Support policy for Windows Server containers in on-premises scenarios
This article outlines Microsoft's support policy concerning Windows Server containers and Mirantis Container Runtime (formerly known as Docker Enterprise engine (Docker EE)) for on-premises implementations.
Applies to: Windows Server 2019, Windows Server 2016, Windows Server 2012 R2, Windows 10 - all editions
Original KB number: 4489234
Microsoft supports Windows Server containers for the following Windows versions and releases:
- Windows Server, version 1909, 2004 and 20H2 Standard Core or Datacenter Core
- Windows Server 2016 (1607)
- Windows 10 Professional and Enterprise with Docker Desktop installed
- Azure Stack HCI (when hosting Azure Kubernetes Service on Azure Stack HCI)
- Windows IoT Core
Please refer to Overview - Product end of support for more information on the end of support.
When customers experience issues with or have questions about Windows Server containers on Windows Server and Mirantis Container Runtime functionality, Microsoft is the first point of contact. For similar information about Microsoft's support policy for containers in Azure, see Support policy for containers and related services on Azure.
Supported configurations for container hosts
Microsoft defines the supported host configurations in the following terms:
- Host operating system: Windows Server or Windows 10. For more information, see Windows containers requirements.
- Hypervisor: Windows 10 must run Hyper-V to support containers; Windows Server, as shown in the table, has more flexibility.
- Mirantis Container Runtime (MCR): Mirantis Container Runtime is a third-party application used to create and manage containers that run on Windows Server. For more information, see Windows containers requirements.
- Docker Desktop for Windows runs on Windows 10.
- Container type: Microsoft supports Windows Server containers with Hyper-V isolation. However, not all host configurations can support any container type. For general information about Windows Server containers and container types, see Container base images and Windows container version compatibility.
The Linux Containers on Windows (LCOW) feature on Windows Server has been deprecated.
Host component support
Customers that deploy Windows Server containers on supported Windows Server versions running on physical hardware or virtual machines (VM) on Hyper-V will receive full support for issues related to the operating system, container base images and/or container engine.
Supported configurations for Windows Server container hosts
To deploy Windows Server containers and Hyper-V container with isolation, the Mirantis Container Runtime must be installed (see Get started: Prep Windows for containers).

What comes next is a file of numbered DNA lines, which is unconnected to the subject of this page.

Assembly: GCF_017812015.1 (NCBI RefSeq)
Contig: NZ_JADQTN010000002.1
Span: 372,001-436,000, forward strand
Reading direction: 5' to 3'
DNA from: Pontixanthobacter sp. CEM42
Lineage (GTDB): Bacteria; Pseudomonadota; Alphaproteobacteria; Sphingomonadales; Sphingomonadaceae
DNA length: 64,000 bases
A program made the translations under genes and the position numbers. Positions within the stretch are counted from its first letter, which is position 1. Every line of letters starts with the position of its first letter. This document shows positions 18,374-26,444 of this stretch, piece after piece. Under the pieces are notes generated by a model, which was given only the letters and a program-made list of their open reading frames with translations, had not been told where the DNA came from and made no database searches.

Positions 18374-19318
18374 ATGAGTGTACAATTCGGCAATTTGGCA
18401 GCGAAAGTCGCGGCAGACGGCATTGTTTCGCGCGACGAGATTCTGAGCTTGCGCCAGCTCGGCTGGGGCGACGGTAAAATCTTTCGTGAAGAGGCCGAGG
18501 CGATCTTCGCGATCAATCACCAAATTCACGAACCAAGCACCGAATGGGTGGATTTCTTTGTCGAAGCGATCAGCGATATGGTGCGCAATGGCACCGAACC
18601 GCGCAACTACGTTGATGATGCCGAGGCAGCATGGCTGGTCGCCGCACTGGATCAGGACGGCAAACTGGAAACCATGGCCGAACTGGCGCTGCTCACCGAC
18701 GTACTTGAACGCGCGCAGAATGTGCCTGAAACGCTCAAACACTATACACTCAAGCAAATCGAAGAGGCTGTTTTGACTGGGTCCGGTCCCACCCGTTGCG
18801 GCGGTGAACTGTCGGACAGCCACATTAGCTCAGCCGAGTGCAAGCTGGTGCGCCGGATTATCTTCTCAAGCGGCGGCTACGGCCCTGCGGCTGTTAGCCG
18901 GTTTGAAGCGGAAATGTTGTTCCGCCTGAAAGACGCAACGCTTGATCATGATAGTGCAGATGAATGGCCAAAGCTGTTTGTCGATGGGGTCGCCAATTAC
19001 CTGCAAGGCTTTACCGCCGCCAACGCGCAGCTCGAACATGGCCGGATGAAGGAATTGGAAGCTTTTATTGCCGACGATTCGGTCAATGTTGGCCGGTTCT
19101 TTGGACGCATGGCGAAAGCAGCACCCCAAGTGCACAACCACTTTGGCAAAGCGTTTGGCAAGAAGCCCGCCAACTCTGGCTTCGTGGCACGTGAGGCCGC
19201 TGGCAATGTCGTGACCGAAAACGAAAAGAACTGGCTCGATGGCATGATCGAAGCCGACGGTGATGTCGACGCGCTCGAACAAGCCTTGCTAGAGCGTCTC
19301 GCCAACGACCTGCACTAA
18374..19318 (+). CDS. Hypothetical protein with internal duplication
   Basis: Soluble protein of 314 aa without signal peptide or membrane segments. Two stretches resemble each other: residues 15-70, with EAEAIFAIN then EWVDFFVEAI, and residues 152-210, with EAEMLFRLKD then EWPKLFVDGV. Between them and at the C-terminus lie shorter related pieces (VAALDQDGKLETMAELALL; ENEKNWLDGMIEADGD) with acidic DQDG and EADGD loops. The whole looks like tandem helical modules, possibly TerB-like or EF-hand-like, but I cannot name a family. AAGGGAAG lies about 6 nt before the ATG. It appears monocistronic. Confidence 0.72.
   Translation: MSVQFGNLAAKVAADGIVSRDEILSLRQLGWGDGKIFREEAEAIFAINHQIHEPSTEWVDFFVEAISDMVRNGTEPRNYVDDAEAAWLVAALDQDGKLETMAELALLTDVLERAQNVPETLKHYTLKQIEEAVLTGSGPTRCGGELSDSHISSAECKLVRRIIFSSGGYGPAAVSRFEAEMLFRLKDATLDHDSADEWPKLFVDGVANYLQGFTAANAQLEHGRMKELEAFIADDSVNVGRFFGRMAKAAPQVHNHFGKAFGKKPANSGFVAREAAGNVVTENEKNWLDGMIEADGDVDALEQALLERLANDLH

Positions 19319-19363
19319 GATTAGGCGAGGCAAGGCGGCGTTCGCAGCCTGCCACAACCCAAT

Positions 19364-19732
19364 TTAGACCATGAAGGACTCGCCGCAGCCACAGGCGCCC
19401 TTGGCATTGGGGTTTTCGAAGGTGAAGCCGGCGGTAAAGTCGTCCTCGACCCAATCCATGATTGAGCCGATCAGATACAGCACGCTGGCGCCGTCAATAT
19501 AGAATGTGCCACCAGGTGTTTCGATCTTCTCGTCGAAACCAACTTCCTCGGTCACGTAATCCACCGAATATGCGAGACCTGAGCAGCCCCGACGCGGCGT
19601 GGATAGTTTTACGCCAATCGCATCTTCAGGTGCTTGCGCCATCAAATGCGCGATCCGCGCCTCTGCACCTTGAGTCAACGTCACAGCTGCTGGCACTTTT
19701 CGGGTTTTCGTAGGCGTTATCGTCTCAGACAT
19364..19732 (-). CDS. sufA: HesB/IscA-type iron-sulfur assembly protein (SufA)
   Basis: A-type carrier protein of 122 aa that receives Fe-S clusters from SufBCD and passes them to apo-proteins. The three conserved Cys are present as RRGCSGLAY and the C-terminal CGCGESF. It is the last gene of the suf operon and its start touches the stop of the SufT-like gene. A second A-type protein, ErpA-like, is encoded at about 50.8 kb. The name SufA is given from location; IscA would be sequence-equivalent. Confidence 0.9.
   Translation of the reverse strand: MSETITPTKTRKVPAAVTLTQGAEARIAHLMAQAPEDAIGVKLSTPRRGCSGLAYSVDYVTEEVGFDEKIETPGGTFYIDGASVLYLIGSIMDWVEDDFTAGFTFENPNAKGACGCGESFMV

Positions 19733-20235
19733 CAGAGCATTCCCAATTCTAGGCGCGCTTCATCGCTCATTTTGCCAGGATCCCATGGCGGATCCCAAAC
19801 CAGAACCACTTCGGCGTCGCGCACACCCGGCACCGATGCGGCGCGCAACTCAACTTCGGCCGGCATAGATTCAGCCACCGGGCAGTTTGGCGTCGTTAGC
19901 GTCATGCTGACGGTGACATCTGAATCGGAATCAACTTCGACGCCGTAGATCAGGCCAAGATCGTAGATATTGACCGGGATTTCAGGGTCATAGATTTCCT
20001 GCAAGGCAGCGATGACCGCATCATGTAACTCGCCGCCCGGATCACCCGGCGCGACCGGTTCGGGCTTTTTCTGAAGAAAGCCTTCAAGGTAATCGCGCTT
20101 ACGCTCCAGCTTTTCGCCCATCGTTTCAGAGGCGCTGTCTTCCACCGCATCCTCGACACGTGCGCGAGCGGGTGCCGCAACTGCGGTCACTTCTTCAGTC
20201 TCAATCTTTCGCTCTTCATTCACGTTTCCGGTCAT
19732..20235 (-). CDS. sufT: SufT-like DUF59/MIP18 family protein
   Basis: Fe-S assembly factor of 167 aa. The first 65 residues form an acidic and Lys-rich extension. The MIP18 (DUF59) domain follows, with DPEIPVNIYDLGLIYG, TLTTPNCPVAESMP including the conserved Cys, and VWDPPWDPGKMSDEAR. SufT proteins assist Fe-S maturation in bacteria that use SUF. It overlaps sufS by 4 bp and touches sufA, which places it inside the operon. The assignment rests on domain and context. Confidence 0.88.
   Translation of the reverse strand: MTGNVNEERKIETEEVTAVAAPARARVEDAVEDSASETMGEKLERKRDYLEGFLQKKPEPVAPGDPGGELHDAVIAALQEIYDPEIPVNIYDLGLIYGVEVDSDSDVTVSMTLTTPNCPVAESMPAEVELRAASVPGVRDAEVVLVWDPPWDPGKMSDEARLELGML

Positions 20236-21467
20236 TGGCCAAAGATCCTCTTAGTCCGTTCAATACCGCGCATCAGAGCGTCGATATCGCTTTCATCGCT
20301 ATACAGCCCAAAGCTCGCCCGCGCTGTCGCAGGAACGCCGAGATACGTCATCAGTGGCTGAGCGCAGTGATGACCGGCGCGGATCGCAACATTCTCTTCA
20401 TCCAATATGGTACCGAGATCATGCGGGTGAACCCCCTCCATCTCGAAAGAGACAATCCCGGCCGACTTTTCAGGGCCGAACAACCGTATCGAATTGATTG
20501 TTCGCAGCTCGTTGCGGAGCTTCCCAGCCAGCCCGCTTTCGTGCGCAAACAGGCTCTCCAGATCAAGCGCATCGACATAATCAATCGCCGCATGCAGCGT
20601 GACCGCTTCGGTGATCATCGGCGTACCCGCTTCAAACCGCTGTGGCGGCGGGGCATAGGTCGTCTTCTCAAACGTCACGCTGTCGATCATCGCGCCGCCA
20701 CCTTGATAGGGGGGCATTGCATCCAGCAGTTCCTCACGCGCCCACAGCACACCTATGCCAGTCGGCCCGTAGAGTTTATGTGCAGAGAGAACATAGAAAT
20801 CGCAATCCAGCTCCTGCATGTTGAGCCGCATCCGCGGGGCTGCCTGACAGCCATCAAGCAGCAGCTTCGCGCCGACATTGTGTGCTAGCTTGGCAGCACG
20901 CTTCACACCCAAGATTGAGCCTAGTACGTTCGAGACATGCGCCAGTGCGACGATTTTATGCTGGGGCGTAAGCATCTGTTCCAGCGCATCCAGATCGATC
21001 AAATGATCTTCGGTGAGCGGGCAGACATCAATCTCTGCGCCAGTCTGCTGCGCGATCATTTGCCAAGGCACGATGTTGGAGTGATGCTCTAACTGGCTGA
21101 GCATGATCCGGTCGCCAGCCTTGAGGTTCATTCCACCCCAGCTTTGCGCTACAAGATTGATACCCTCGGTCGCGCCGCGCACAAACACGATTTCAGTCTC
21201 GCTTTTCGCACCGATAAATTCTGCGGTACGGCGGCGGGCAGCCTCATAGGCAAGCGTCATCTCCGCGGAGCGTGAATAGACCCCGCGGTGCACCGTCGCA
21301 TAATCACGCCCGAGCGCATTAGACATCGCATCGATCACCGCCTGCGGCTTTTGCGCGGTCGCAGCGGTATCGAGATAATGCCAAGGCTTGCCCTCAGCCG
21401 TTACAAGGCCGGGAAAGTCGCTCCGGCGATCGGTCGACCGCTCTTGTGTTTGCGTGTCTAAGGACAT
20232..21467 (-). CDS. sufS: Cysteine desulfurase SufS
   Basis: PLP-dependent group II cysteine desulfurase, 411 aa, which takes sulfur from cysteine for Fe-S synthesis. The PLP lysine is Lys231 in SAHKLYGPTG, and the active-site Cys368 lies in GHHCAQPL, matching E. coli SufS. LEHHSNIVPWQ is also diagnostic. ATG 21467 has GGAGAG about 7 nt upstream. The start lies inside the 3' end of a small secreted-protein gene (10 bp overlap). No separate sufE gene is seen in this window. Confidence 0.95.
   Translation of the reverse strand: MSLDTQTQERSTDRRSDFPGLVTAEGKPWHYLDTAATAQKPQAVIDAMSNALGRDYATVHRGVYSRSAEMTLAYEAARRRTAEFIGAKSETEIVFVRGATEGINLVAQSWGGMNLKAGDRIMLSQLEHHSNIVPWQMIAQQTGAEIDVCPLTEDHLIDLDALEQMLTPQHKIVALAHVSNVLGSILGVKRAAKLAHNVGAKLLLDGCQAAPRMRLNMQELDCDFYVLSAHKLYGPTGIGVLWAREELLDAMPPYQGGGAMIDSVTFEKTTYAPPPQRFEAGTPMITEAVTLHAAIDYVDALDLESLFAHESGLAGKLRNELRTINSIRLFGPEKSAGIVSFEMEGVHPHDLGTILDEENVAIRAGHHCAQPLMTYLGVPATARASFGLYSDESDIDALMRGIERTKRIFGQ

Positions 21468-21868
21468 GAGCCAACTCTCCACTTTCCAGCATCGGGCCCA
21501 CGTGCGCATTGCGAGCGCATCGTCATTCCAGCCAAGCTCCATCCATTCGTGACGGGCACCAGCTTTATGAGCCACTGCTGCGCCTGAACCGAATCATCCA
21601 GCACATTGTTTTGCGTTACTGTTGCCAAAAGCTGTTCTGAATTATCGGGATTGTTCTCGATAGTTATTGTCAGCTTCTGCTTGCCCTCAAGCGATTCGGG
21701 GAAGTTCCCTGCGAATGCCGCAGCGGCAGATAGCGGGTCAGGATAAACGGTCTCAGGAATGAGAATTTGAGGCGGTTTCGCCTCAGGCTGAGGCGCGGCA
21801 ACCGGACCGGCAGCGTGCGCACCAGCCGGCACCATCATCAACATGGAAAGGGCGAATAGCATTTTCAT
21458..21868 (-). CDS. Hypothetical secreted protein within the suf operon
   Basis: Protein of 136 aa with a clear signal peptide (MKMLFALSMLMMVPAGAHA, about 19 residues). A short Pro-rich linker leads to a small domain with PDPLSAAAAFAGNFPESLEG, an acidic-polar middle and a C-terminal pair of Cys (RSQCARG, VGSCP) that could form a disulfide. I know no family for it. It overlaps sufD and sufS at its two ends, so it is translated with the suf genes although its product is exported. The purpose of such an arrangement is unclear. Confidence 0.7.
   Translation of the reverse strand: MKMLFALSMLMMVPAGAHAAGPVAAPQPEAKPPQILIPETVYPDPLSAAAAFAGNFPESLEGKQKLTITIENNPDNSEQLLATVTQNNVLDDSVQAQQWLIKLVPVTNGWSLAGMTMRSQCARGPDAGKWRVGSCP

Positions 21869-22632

Supported container types on physical container host
|Hypervisor||Support container types|
|None||Windows Server containers|
|Hyper-V||Hyper-V isolation and Windows Server containers|
Supported container types on a virtual machine container host
|VM Host Hypervisor||Guests OS||Guest Hypervisor||Supported Container Types|
|Hyper-V||Windows Server (full or core)||None||Windows Server containers|
|Hyper-V||Windows Server (full or core)||Hyper-V (must be running in nested virtualization mode)||Windows Server containers and Hyper-V isolated containers|
|SVVP validated hypervisor||Windows Server (full or core)||None (Hyper-V not supported on VMWare ESX)||Windows Server containers|
For more information on SVVP validated hypervisors, see Welcome to the Windows Server Virtualization Validation Program.
Supported configurations for Windows 10 container hosts
Microsoft supports containers on Windows 10 Professional or Windows 10 Enterprise under the following conditions:
- A physical computer operating system of Windows 10 Professional or Enterprise with Anniversary Update (version 1607) or later.
- Hyper-V is installed.
- The container type is Hyper-V with isolation (default).
- Docker Desktop for Windows is installed (see Install Docker Desktop for Windows on Docker's website). Docker Desktop for Windows is the Community Edition (CE) and is ideal for developers and small teams looking to get started with Docker and experimenting with container-based apps.
Users are no longer disallowed from running Windows Server containers in process isolation mode on Windows 10 Enterprise or Professional for dev/test purposes since Windows 10 October 2018 update. See the FAQ to learn more.
Microsoft doesn't provide support for the following configurations on Windows 10 Professional or Windows 10 Enterprise:
- Docker Desktop. You can get support from the Docker Community Forums or from Docker support. For more information, see Docker Desktop for Windows FAQ.
- Windows Server containers or Hyper-V containers with isolation on virtual machines that are hosted on a Windows 10 Professional or Windows 10 Enterprise system. To use containers on a virtual machine, use Windows Server as the host.
Requirement for container hosts
For information about requirements for containers hosts, see:
- Windows container requirements